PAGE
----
GIITTV: Ron Pope – Work (Brooklyn Basement Records)

To paraphrase Mario Balotelli, “Why is it always me?”

Why am I the one who gets handed albums which I find unfeasibly difficult to review given my wholesale ignorance of the genre in question? Or is our Albums Editor a genius, placing writers out of their comfort zones in order to elicit objectivity and a fresh perspective rather than merely pandering to an artist? (Note: our Albums Editor is not a genius).

Simply entitled Work, this is the 13th release by Ron Pope in a decade which indicates one of two things. Either, he has an awful lot to say for himself or there is very little quality control going on within his circle of associates. I have been quick to champion the cause of folk/country musicians on account of the fact the world is already choc full of ’em and rarely, if ever, do they speak to me. I grew up in the countryside and if someone penned a concept album around the health benefits of fresh root vegetables then I might be willing to take a punt but 60 seconds into Work and I already know we’re not going to stray into new territory. So, instead of a paint-by-numbers assessment, here is my open letter to Mr Ron Pope Esq.

Dear Ron,

You don’t know me and I don’t know you, well actually I kinda do know you as I’ve listened to all ten tracks on Work and you don’t appear to be very happy do you? Christ knows why, you have clearly tapped into that Country/Americana genre perfectly, and with over a billion Spotify and YouTube streams I reckon you may have a bob or two secreted away under the mattress by now.

So why don’t you try something radical and shake the whole genre up? Sure we all enjoy a bar room hoedown once in a while and ‘Bad For Your Health’ is a great wakener for young farmers the world over although ‘Let’s Get Stoned’ is a little route one don’t you think? Personally, if that’s all you have to say to the world then perhaps you should be stoned…and I’m not talking about the herbal sense.

Seriously Ron, you spend over four minutes lamenting “Someday we’re all gonna die/God willing, today ain’t the day” and I wonder how long you stroked that fabulously bushy beard of yours for before settling on that morbid pronouncement. Take your title track as a further example, “I wanted to work to live/ no not just live to work” and by now I am praying for you to spend a drunken night out with Sleaford Mods in the benign hope they may change your rather redundant vocabulary forever. I appreciate people love you, but then the North Koreans probably idolize Kim Jong-un, so why not push back the boundaries of your chosen genre, be daring, challenge convention and write the occasional ditty about root vegetables and the social impact of the Colorado beetle.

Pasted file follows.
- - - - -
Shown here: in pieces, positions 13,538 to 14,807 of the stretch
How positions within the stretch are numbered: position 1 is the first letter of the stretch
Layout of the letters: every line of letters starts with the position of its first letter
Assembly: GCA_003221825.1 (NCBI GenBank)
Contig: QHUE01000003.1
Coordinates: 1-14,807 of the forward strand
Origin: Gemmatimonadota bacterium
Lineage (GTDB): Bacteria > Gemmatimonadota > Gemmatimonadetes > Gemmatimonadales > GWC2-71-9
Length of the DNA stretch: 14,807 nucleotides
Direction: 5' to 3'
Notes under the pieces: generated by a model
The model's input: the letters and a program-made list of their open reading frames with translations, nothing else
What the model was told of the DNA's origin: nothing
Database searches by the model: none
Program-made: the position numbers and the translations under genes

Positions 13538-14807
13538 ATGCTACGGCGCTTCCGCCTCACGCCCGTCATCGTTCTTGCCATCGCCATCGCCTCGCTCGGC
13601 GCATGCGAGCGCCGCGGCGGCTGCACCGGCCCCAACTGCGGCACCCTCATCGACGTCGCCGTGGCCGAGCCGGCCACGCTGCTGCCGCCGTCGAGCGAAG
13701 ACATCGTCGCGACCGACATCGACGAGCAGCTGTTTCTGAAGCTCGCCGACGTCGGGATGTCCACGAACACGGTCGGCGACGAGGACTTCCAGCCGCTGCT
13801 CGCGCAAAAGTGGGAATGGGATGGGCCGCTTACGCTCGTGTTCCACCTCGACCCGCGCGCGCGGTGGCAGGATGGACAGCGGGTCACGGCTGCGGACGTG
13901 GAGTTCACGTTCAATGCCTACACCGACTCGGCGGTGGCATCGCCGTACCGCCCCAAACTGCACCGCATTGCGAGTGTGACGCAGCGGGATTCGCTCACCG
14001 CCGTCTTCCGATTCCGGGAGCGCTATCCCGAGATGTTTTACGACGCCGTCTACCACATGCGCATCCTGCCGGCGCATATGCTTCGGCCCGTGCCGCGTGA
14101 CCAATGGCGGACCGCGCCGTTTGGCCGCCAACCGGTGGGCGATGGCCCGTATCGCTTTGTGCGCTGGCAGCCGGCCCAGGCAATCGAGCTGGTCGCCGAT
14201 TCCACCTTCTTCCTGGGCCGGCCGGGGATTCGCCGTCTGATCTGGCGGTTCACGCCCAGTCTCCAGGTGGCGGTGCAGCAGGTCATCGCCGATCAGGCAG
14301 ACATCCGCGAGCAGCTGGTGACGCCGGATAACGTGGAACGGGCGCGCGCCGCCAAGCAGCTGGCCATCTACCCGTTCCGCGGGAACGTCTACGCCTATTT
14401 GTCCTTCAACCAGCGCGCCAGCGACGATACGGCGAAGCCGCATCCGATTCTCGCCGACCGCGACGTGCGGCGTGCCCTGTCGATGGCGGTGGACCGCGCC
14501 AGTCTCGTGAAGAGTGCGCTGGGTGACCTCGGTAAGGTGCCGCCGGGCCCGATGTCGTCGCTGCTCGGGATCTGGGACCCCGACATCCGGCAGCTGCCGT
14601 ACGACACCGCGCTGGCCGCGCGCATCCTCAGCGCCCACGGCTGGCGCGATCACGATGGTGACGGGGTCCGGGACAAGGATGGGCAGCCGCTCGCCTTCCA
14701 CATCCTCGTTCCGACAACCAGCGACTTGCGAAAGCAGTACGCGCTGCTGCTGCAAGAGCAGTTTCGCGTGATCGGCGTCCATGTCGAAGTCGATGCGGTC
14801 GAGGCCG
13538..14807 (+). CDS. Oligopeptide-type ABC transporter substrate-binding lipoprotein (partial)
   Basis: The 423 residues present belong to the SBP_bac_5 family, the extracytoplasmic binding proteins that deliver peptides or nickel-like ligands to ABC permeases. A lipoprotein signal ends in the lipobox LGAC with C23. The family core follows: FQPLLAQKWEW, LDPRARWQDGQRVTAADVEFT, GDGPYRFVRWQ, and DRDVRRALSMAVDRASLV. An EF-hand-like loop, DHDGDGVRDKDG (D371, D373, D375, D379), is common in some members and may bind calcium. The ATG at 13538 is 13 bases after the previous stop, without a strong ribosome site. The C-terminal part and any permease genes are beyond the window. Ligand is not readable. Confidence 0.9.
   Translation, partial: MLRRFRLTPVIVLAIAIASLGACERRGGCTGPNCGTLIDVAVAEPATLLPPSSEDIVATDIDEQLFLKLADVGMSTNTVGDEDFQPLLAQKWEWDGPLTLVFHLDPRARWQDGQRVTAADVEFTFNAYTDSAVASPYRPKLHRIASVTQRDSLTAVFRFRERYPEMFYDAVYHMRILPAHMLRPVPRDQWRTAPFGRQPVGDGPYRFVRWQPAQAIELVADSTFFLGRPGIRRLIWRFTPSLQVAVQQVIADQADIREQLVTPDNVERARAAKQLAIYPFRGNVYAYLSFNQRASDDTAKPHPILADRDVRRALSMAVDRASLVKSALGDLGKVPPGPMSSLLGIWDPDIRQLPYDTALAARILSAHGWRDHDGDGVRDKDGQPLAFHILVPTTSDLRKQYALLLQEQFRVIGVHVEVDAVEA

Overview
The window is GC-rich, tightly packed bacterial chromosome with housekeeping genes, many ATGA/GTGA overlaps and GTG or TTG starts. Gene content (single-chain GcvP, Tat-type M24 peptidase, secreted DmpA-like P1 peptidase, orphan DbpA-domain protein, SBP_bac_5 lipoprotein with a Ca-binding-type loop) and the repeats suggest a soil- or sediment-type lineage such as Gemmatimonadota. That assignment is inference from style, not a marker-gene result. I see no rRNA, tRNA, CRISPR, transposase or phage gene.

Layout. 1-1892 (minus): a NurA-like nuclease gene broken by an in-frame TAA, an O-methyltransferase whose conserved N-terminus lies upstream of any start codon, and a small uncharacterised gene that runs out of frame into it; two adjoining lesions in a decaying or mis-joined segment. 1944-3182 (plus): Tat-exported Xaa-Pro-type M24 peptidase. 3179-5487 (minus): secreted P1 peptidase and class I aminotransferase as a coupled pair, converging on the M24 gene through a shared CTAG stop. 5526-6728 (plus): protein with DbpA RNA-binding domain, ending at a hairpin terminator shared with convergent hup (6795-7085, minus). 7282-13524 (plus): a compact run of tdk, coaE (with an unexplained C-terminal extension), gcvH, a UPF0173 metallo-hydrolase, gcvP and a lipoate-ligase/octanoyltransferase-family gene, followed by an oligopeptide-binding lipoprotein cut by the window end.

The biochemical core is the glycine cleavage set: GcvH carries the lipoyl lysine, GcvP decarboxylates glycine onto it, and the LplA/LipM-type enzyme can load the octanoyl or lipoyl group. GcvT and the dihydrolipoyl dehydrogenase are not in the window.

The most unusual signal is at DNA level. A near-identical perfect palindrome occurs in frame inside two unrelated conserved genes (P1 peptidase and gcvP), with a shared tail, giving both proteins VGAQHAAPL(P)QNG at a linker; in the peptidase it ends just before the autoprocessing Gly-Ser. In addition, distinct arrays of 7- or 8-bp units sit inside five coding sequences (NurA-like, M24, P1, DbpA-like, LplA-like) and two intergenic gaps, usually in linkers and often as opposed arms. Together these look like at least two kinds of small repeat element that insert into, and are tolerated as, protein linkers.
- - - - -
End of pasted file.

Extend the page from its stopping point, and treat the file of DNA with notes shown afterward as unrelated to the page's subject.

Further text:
One website, whilst reviewing the album, posed the question “Is Work perfect?” to which the response from me is “Have you been mistakenly using Pritt Stick rather than Vicks Sinex cos if this is your idea of perfection then the world must be a very simple place for you”.

So thank you Mr Pope, thank you for taking the trouble to wheel out yet another piece of Americana which says nothing to anyone who wasn’t born within a stones-throw of a pedal steel guitar. People will claim to connect with you, that you offer a vision of a world they will never inhabit or to find an excuse to delve back into their Kenny Rogers collection. That’s fine, it’s their prerogative, just as mine is to shine a searchlight on those who are doing little to advance the cause of popular music. I admire your independence, your work ethic and your beard but I am no longer prepared to act as an apologist for those who could try harder and achieve more.

Kind regards

Dean Mason

Work is out now on Brooklyn Basement Records

The post Ron Pope – Work (Brooklyn Basement Records) appeared first on God Is In The TV.

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